“An Aging World: 2015” contains detailed information about life expectancy, gender balance, health, mortality, disability, health care systems, labor force participation and retirement, pensions and poverty among older people around the world.
“We are seeing population aging in every country in every part of the world,” said John Haaga, Ph.D., acting director of NIA’s Division of Behavioral and Social Research. “Many countries in Europe and Asia are further along in the process, or moving more rapidly, than we are in the United States. Since population aging affects so many aspects of public life — acute and long-term health care needs; pensions, work and retirement; transportation; housing — there is a lot of potential for learning from each other’s experience.”
Highlights of the report include:
• America’s 65-and-over population is projected to nearly double over the next three decades, from 48 million to 88 million by 2050.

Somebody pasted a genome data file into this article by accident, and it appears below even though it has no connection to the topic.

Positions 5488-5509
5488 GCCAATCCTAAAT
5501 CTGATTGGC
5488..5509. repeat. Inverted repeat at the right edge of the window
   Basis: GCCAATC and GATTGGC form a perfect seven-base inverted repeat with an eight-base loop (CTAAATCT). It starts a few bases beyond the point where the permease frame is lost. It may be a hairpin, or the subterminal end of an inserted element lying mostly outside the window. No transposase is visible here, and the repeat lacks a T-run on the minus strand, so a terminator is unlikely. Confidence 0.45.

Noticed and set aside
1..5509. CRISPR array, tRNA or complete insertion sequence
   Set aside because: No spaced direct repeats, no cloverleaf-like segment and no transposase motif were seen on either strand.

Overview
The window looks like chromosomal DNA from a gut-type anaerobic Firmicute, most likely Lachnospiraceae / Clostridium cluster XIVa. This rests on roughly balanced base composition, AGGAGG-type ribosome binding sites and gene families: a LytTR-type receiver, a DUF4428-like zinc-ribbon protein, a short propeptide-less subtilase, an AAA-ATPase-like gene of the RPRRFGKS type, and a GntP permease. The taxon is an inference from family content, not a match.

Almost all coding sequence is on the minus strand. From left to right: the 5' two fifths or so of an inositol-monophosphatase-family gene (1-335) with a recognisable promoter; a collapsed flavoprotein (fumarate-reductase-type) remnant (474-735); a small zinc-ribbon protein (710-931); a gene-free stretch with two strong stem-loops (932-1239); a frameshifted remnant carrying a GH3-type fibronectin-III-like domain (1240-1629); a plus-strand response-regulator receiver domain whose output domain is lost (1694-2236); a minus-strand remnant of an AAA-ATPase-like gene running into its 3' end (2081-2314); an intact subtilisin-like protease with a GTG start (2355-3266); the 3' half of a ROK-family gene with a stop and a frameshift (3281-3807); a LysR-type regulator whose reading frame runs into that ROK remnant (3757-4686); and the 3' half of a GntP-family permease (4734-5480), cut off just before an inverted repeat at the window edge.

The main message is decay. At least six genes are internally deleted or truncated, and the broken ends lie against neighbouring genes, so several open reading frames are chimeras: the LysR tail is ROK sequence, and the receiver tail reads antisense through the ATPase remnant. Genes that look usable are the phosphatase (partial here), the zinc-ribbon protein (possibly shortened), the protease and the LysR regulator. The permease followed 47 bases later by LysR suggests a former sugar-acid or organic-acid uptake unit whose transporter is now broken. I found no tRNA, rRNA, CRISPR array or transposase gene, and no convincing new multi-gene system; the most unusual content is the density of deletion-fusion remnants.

• By 2050, global life expectancy at birth is projected to increase by almost eight years, climbing from 68.6 years in 2015 to 76.2 years in 2050.
• The global population of the “oldest old” — people aged 80 and older — is expected to more than triple between 2015 and 2050, growing from 126.5 million to 446.6 million. The oldest old population in some Asian and Latin American countries is predicted to quadruple by 2050.
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Source: NIH-funded Census Bureau report offers details of global aging phenomenon.